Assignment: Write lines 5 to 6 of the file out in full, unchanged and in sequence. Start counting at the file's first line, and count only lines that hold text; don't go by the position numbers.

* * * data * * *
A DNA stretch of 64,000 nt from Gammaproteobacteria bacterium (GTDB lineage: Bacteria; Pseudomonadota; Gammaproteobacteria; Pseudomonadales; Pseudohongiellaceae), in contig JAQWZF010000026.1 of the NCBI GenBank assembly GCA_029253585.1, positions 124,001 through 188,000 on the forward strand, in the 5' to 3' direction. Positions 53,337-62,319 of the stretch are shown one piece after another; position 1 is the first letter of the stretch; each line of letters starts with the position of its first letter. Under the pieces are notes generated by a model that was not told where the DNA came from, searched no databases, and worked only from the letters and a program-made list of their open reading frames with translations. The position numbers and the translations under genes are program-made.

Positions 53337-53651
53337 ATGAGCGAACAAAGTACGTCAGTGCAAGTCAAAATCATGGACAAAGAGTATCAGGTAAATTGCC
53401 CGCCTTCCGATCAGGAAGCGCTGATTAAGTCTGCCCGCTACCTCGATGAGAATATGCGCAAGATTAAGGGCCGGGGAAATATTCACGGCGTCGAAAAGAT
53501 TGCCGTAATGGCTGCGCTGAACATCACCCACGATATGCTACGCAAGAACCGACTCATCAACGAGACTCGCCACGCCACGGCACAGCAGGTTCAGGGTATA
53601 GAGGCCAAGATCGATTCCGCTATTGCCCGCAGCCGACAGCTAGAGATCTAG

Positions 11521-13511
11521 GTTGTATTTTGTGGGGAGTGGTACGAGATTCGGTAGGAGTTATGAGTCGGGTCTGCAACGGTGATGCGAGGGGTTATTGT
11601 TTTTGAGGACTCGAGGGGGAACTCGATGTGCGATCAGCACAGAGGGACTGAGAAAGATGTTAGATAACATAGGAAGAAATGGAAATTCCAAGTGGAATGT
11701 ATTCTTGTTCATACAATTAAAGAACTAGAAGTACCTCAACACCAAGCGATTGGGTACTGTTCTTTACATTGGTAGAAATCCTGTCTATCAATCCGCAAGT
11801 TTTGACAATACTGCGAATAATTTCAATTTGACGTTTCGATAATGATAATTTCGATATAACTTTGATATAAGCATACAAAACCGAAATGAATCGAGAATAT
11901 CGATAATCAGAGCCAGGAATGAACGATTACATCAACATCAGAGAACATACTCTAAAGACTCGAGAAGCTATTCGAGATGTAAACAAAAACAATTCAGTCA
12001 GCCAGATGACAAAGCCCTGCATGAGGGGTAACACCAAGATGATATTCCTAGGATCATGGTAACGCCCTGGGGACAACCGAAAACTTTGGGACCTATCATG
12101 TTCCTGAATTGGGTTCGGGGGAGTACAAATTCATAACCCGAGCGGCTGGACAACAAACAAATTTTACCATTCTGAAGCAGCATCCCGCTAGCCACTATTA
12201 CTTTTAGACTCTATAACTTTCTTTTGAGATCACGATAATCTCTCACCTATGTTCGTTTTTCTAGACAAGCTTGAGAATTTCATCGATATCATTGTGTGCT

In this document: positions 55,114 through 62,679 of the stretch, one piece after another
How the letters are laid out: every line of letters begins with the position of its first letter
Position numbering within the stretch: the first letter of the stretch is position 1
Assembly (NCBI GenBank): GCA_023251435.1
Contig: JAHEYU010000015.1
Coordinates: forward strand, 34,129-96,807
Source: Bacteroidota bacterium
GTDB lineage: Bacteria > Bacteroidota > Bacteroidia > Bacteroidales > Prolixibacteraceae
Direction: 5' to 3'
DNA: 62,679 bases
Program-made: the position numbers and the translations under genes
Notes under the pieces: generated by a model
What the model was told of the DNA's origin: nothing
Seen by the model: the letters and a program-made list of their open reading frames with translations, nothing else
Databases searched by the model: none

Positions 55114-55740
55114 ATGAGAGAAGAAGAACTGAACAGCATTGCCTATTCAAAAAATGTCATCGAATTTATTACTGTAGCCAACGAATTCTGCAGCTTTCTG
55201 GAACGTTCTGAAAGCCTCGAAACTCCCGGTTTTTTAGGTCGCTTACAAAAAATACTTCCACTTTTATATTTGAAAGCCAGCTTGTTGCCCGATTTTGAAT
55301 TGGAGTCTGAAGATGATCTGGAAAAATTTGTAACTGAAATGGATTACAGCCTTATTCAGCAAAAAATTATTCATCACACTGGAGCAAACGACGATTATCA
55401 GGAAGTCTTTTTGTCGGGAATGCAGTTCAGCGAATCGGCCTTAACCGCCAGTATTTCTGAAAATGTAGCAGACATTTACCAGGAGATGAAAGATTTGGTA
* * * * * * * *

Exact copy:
53501 TGCCGTAATGGCTGCGCTGAACATCACCCACGATATGCTACGCAAGAACCGACTCATCAACGAGACTCGCCACGCCACGGCACAGCAGGTTCAGGGTATA
53601 GAGGCCAAGATCGATTCCGCTATTGCCCGCAGCCGACAGCTAGAGATCTAG